Symptoms of Allergic Reactions to Latex

Symptoms of latex allergy include4, 7:

  • Skin reactions like itching, redness, rash or hives
  • Itchy nose, throat or eyes
  • Nausea, abdominal cramps
  • Difficulty breathing, including a runny nose, sneezing, coughing or wheezing

While most reactions occur within minutes of exposure, some skin reactions may not develop for 24-48 hours afterward.1

Anaphylactic shock, which could be life-threatening, can also occur. This systemic reaction can cause a drop in blood pressure, difficulty breathing, and swelling of the throat, tongue and nose.4, 8

It is worth noting that the intensity of an individual’s previous reaction does not predict severity of future reactions. Moreover, mucosal exposure to latex may be associated with more severe reactions such as anaphylaxis.9 If you suspect that you may have a latex allergy, see your physician for testing. If an allergy is diagnosed, you may need to use products not made with natural rubber latex.1, 10 The 2003 CDC Guidelines for Infection Control in Dental Health-Care Settings11 recommend screening patients about latex allergy history or history of latex allergy symptoms, and referring them for medical consultation when latex allergy is suspected. Some patients may require use of products during treatment that are not made of latex (e.g., nitrile, vinyl). The 2003 CDC guidelines recommend that patients and dental personnel with latex allergy should not have direct contact with latex-containing materials, and may also require a latex-safe treatment environment with all latex-containing products removed.11

If there are concerns about latex content in the products you use, contact the manufacturer. The FDA recommends that labeling for non-latex products state that they were “not made with natural rubber latex.” They note that the claim “latex free” could be inaccurate as the agency is not aware of any tests that show a product does not contain any natural rubber latex proteins, which can cause allergic reactions.12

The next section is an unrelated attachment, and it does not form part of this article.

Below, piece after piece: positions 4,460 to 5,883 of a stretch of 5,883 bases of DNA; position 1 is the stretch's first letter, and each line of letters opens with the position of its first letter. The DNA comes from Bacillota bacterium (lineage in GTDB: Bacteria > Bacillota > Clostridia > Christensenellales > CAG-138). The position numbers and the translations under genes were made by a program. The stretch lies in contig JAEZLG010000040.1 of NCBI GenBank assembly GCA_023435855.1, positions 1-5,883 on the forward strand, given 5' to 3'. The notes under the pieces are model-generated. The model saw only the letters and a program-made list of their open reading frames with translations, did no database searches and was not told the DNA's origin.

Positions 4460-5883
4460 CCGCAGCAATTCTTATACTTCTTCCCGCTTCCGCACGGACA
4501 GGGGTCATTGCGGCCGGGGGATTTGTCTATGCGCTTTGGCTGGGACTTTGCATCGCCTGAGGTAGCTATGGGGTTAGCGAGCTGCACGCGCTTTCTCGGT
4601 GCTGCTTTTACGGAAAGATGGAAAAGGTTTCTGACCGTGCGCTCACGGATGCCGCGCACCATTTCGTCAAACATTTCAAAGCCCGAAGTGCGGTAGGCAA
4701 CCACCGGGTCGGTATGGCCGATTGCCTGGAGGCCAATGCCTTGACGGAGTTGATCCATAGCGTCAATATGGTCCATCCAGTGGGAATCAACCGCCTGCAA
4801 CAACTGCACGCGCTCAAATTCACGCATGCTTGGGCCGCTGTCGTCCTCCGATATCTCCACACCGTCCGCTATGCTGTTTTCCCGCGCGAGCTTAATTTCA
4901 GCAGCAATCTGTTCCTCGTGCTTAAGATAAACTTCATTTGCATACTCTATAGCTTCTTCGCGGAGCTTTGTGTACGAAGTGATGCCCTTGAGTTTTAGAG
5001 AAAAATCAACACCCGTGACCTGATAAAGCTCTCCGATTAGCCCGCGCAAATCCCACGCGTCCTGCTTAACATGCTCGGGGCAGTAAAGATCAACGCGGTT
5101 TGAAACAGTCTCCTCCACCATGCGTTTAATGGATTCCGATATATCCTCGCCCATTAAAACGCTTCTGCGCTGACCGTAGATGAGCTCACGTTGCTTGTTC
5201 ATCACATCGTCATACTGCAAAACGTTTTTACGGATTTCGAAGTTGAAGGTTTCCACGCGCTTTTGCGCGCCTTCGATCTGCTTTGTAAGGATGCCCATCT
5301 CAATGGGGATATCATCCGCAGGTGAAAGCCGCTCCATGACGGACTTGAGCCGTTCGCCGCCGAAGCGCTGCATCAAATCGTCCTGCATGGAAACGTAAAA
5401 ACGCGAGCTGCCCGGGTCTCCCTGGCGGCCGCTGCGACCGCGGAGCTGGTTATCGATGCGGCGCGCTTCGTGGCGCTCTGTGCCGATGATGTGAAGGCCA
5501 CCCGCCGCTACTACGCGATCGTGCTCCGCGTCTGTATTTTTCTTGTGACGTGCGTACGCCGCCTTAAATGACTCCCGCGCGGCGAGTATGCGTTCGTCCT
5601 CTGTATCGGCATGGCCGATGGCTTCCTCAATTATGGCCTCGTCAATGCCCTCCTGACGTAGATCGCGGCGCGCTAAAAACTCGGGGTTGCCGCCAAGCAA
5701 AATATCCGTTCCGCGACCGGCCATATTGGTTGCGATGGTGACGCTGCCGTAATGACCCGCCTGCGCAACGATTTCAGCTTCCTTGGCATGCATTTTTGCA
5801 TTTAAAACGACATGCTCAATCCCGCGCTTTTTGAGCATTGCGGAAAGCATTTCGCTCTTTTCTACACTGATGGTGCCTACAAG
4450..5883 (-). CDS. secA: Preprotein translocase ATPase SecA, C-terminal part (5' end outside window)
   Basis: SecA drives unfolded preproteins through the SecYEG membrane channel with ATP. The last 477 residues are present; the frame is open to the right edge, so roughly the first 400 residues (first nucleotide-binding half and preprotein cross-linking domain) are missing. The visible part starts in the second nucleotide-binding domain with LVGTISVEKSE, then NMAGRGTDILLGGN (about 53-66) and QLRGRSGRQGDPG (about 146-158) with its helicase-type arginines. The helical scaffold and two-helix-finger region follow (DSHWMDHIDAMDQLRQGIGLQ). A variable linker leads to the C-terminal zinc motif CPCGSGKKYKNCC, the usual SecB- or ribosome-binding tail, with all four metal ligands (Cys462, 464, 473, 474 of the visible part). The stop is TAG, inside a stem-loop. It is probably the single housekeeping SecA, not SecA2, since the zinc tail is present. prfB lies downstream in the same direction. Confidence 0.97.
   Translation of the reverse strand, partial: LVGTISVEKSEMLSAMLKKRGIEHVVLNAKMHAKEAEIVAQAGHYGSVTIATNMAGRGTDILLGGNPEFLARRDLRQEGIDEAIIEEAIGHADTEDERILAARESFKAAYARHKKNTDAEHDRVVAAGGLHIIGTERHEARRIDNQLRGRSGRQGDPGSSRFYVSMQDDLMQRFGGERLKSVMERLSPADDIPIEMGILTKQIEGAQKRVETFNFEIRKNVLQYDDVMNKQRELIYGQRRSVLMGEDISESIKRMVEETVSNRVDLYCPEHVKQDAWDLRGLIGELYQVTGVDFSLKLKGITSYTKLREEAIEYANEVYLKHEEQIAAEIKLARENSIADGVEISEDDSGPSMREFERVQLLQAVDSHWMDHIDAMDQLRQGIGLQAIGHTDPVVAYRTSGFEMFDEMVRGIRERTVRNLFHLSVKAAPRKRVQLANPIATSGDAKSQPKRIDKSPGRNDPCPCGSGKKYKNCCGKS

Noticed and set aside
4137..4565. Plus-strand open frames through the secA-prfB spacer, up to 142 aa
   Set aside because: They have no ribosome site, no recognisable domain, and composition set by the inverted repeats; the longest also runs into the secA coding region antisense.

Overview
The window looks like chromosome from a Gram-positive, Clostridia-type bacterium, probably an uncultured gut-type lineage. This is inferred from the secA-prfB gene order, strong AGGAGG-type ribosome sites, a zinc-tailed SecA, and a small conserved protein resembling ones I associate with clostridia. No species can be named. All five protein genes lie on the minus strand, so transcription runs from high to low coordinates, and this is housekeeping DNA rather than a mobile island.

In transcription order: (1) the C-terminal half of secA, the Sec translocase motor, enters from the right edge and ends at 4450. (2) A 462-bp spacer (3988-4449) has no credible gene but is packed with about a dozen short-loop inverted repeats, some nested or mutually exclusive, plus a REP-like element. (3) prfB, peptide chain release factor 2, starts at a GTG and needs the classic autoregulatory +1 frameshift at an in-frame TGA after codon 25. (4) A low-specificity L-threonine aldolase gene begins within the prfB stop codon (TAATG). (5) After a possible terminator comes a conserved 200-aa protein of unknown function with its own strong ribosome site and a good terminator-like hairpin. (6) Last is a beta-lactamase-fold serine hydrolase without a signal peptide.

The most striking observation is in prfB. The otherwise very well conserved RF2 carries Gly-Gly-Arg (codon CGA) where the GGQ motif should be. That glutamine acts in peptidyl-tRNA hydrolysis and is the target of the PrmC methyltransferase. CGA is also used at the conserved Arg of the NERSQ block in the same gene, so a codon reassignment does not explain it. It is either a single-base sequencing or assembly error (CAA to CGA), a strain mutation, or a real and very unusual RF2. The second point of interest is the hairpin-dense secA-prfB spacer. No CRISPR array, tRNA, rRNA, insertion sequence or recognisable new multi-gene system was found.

1. Caballero ML, Quirce S. Identification and practical management of latex allergy in occupational settings. Expert Rev Clin Immunol 2015;11(9):977-92.
  2. Occupational Safety and Health Administration. Latex Allergy. "". Accessed July 19, 2023.
  3. Nucera E, Aruanno A, Rizzi A, Centrone M. Latex allergy: current status and future perspectives. Journal of Asthma and Allergy 2020:385-98.
  4. American College of Allergy Asthma and Immunology. Latex Allergy. "". Accessed July 14, 2023.
  5. Warshaw EM, Ruggiero JL, Atwater AR, et al. Occupational contact dermatitis in dental personnel: a retrospective analysis of the North American Contact Dermatitis Group Data, 2001 to 2018. Dermatitis 2022;33(1):80-90.
  6. Parisi CAS, Kelly KJ, Ansotegui IJ, et al. Update on latex allergy: New insights into an old problem. World Allergy Organ J 2021;14(8):100569.
  7. Centers for Disease Control and Prevention. Frequently Asked Questions--Contact Dermatitis and Latex Allergy. "". Accessed July 7, 2023.
  8. Goto T. Management of anaphylaxis in dental practice. Anesthesia Progress 2023;70(2):93-105.
  9. Minami CA, Barnard C, Bilimoria KY. Management of a patient with a latex allergy. JAMA 2017;317(3):309-10.
  10. Occupational Safety and Health Administration. Standards Interpretations, Standard No. 1910.1030. 1995. "". Accessed July 20, 2023.
  11. Kohn WG, Collins AS, Cleveland JL, et al. Guidelines for infection control in dental health-care settings-2003. 2003.
  12. U.S. Food and Drug Administration Don't be Misled by "Latex Free" Claims. 2015. "". Accessed July 20, 2023.

ADA Resources

Topic last updated: July 31, 2023

Prepared by:

Research Services and Scientific Information, ADA Library & Archives.